“When my patients needed me, I was fully booked up,” she says. “Often, they would end up in urgent care. It was a very frustrating way to practice.”
In 2007, the group sought to alleviate the high volume in the exam rooms by adopting the concierge model Brar practices today. Two years later, having learned the value of keeping the patient front and center, she opened a solo practice.
Brar went from 3000 patients a year to 300 patients in a short time span. It was a drastic change, but the results were remarkable. For what she’d lost in volume of patients, she more than made up in more reasonable work hours.
“The flip side,” she says, “the difficult side of this sort of practice is that you are on call pretty much 24 hours a day. So, you trade the pace for being available all the time. But it’s much better for me.”
Dr. Martin Schulman
Image by Boyd Harris
The direct-pay approach allows a doctor to hang out a shingle on his own terms, as Dr. Martin Schulman has done in a tony strip-mall in Encinitas. His 1048 square feet of rented office space consists of two exam rooms, a back office, a restroom, and a reception area. He shows me a room set aside for a high-powered laser to treat tendonitis, bursitis, and any other “itis” that comes down the pike. (A few months after we spoke, Schulman moved his office a mile south to Cardiff. An even more Spartan setup, the new 165-square-foot digs consolidates exam room and office — desk, exam table, and other accoutrements — into a single space.)
“It’s very much a sideline of what I normally do as a primary-care doc,” he says as we sit in his waiting room — though that’s not what he calls the small atrium on the other side of the reception desk. “I call it the ‘no-waiting room’ — no one ever waits long around here to see me.”
Schulman takes me on a tour. He’s organized everything toward economies of scale, cutting expenses so close to the bone that he’s intimate with the contents of the office’s storage closet.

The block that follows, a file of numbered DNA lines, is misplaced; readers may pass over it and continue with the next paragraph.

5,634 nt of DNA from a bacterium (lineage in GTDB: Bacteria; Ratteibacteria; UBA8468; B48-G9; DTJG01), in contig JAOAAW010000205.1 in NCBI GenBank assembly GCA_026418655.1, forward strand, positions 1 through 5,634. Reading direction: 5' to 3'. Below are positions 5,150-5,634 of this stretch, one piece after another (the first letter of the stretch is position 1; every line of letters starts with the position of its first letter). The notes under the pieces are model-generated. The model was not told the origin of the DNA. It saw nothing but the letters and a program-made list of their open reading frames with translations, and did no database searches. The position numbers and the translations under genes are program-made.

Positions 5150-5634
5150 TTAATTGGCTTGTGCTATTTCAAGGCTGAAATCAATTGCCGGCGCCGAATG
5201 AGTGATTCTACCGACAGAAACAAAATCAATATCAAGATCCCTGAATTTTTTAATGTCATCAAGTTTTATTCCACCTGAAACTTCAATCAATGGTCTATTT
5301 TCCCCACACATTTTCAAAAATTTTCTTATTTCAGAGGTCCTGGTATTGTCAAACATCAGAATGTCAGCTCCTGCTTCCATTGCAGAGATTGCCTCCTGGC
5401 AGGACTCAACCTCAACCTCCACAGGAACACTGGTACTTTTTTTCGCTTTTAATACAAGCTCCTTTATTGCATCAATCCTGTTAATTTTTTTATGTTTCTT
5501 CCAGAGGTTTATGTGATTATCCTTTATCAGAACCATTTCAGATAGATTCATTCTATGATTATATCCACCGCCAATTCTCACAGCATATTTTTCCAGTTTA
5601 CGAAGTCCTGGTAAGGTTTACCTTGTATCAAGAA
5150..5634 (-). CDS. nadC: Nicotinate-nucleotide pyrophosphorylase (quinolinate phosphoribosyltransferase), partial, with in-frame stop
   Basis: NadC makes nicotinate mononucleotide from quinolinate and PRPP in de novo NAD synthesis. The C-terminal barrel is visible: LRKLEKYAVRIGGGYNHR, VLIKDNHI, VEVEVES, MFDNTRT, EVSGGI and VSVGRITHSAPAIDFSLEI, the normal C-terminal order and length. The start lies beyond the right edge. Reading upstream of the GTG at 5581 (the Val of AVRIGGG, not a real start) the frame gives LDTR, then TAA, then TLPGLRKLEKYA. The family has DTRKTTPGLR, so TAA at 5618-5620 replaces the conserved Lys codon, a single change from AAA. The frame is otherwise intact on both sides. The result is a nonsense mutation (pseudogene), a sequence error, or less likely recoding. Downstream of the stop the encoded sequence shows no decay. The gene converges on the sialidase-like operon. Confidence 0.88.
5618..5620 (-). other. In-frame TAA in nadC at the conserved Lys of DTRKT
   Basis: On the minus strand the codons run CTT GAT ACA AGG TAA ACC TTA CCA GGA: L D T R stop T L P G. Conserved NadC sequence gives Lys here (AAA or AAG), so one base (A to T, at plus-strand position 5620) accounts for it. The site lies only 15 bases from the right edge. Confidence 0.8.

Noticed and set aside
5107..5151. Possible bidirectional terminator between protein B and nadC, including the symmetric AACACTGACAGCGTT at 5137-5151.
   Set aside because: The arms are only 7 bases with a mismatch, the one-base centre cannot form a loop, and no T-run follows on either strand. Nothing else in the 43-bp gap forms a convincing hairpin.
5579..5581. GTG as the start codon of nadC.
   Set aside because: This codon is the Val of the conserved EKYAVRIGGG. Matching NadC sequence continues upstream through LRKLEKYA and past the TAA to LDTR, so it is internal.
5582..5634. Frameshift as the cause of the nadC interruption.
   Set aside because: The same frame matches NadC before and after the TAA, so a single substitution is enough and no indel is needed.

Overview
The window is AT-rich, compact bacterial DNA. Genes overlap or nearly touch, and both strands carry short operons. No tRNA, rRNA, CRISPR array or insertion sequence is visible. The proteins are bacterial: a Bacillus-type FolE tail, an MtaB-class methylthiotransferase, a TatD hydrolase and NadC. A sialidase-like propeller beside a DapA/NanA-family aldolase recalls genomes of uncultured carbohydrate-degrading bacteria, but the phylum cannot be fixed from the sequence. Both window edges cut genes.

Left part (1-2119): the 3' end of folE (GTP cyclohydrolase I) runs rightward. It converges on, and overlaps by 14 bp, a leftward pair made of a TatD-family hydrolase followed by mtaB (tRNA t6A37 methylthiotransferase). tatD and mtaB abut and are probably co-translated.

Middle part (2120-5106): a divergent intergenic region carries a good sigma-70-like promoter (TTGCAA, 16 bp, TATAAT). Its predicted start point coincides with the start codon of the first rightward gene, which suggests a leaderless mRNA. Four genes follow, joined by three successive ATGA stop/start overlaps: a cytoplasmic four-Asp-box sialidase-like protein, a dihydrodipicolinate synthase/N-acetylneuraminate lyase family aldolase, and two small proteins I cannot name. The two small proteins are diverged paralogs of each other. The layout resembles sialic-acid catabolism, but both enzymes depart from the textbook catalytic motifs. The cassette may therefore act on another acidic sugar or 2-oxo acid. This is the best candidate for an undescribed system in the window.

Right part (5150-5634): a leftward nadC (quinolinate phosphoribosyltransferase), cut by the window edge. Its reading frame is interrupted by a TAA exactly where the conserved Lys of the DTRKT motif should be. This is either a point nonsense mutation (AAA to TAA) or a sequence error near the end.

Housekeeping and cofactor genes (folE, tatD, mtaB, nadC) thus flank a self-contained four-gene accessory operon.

“I do the cleaning around here,” he says, gesturing at the vacuum and cleaning supplies.
As we round the corner back to the reception desk, Schulman stops short. He picks up and holds out a white cotton laundry bag half filled with patients’ hospital gowns — the kind that show more than they hide.
“It is happenstance that these are here today,” he says with a small, embarrassed shrug. “But I also do the laundry. We don’t go through a lot of the gowns, but when we wash them — well, to have a professional service would be ridiculous, so we just bring them home, and I wash them there.”
Teach and heal
A graduate of UC Berkeley and UC San Diego, Schulman tells me that, after completing his residency at UC Irvine, he joined a three-man private practice.
“I liked the patients,” he says, “I liked the office. I liked everything about it, except, at that time — we’re talking 1989ish — I wasn’t sure about buying into a practice.”
After a year, Schulman and his partners parted amicably — one former partner remains Schulman’s family’s doctor — and for the next 15 years, Schulman worked as a teaching and clinical physician at UCSD.